You see, this is why I like being a furry and a programmer, and why I like that a lot ov programmers are furries — I can advertise myself as this adorable tabby cat and mak fun cutesy art while simultaneously making serious, innovative projects.
In all ov this, whenever someone sees my (almost flagship) emblem, they will recognize that content pertains to me.

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theaccordance profile image
Joe Mainwaring

What steps, if any, have you taken to establish a strong personal brand within the developer community?

Personal Branding is something I invested heavily during the 2010s when I was making the transition from IT to Engineering and didn't have an established network of professionals in the industry. Today I have put less emphasis on personal branding, but I still leverage communities like this to establish a public-facing reputation.

How has it impacted your career?

The impact has been significant and has afforded me many opportunities above and beyond the average technology career. Some highlights:

  • Joined a startup which had a successful exit, I stayed on after the acquisition to help grow the business into a mature, international company.
  • Opportunity by a major publisher to author a book on HTML5
  • Opportunity to create technology-based art installations for a museum
  • Numerous speaking opportunities on both technology and personal branding
  • Numerous consulting opportunities leveraging my some niche skillsets I picked up along the way, specifically Cordova/Hybrid mobile apps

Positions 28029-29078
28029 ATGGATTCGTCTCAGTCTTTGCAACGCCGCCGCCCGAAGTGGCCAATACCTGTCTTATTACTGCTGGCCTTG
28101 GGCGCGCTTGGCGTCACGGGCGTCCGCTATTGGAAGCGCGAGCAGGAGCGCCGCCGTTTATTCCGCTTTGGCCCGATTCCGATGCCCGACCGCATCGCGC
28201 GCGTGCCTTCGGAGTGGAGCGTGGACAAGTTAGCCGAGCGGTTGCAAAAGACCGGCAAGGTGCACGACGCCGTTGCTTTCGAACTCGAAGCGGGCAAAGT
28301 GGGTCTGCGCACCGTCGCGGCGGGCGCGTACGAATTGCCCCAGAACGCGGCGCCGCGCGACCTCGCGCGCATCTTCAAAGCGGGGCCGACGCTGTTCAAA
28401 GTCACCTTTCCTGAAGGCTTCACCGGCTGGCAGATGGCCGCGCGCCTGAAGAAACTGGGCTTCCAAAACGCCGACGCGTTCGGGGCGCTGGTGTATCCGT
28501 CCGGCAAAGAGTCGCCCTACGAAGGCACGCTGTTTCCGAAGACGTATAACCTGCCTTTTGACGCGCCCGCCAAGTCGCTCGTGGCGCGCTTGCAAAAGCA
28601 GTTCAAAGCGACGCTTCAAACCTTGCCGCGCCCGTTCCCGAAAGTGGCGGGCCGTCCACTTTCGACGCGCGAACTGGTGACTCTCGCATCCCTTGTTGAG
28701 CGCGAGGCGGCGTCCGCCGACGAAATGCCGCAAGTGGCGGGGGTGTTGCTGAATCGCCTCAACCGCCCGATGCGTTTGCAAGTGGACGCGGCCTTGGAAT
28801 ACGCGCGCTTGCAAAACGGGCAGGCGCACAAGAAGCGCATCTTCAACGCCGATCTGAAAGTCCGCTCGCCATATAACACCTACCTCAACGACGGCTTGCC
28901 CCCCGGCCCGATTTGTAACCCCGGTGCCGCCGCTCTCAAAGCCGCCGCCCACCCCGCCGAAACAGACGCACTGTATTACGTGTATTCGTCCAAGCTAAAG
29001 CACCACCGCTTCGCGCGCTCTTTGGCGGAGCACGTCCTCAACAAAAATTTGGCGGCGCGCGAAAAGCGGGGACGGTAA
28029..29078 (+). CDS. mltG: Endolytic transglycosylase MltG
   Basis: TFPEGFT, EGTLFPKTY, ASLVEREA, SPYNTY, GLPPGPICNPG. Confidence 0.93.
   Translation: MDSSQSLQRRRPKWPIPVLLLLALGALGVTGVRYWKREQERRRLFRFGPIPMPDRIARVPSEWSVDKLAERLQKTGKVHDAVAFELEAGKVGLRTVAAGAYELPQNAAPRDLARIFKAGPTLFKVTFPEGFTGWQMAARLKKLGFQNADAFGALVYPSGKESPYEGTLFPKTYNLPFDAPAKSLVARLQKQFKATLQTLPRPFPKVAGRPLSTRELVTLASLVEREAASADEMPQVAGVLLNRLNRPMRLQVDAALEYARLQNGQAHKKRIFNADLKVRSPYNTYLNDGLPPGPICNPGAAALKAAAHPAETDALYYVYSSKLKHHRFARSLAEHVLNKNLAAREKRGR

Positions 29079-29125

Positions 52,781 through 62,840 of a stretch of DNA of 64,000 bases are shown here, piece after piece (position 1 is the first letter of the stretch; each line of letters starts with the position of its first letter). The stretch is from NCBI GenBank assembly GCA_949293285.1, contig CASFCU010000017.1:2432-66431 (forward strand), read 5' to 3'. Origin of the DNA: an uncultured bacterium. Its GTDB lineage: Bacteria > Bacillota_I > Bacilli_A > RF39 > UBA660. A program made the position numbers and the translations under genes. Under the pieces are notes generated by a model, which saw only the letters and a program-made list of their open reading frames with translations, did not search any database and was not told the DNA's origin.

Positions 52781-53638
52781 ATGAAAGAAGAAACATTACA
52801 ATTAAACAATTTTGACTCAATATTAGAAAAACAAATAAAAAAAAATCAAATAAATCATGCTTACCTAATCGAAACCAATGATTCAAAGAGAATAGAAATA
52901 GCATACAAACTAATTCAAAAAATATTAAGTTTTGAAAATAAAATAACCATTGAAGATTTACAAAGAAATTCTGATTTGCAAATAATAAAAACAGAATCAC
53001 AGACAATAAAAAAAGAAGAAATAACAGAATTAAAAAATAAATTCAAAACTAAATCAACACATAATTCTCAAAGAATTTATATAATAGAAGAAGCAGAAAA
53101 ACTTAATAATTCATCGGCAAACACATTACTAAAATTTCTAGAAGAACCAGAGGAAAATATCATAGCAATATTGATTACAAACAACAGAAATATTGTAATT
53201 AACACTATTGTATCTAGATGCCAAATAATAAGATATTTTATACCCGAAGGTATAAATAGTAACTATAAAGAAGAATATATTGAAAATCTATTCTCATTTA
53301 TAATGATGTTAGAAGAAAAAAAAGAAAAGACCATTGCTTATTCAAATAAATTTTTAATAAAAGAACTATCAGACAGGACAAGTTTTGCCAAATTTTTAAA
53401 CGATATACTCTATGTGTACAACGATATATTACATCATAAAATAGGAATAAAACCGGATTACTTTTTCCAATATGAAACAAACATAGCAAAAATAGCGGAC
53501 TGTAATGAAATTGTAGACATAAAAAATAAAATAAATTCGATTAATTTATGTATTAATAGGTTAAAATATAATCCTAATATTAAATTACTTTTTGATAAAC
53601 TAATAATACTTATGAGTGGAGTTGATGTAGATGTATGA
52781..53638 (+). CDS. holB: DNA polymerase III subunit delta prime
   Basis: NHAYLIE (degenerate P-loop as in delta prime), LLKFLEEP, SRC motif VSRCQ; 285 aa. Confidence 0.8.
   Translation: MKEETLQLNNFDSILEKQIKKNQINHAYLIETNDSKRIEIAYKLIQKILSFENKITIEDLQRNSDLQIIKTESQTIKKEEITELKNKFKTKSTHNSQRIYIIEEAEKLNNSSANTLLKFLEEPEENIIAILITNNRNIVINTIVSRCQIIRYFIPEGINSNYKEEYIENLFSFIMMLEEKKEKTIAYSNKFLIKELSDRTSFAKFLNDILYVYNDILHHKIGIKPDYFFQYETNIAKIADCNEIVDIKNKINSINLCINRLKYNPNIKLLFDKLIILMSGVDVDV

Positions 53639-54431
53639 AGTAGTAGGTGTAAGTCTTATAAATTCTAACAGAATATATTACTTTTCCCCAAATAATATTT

• Most recently, I joined the investment team for a billionaire as a consultant to help vet external-facing deals as well as conceive new companies the team develops internally.
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datadeverik profile image
Erik Anderson

I have given a lot of thought to my personal brand within the developer community, and in some ways I've been building it since I posted my first Codewars solution video on YouTube in 2019. Since then I've made quite a few YouTube videos, done some blog posts, created some projects in public, and tentatively contributed to a few open source projects.

Has it impacted my career yet? I know it has helped me land at least one job on Upwork, but I don't think it has helped with any full time jobs.

Replying to this post gives me a chance to evaluate where I've come so far, and how I would like to improve my strategy for establishing my brand. I'm not sure what that will look like in the coming months, but I know I will keep thinking about it. Step one will be accounting for where I've spent my time, and which activities have been the most impactful.

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James Lau

A bit late to the game I would say, but I restarted my networking recently within the WordPress community and my level of knowledge and confidence has grown exponentially. The amazing amount of people you meet who has made it to the levels you want to be is inspiring. It emboldens you to achieve the same, branding like goals, for yourself.

Another contribution is blogging. I have kept a low volume of articles in the past, but every time I redid my site, the articles were deleted. I now try to blog about upcoming things, as much as I can, but I also have considered blogging about some personal things as well. Mostly inspired by recent articles that I've read from Johnathan Bossenger: jonathanbossenger.com/

If you go back to his early articles (as early as 2016), he mentions his trials and tribulations with code and life. This shows he's knowledgeable, but also a human.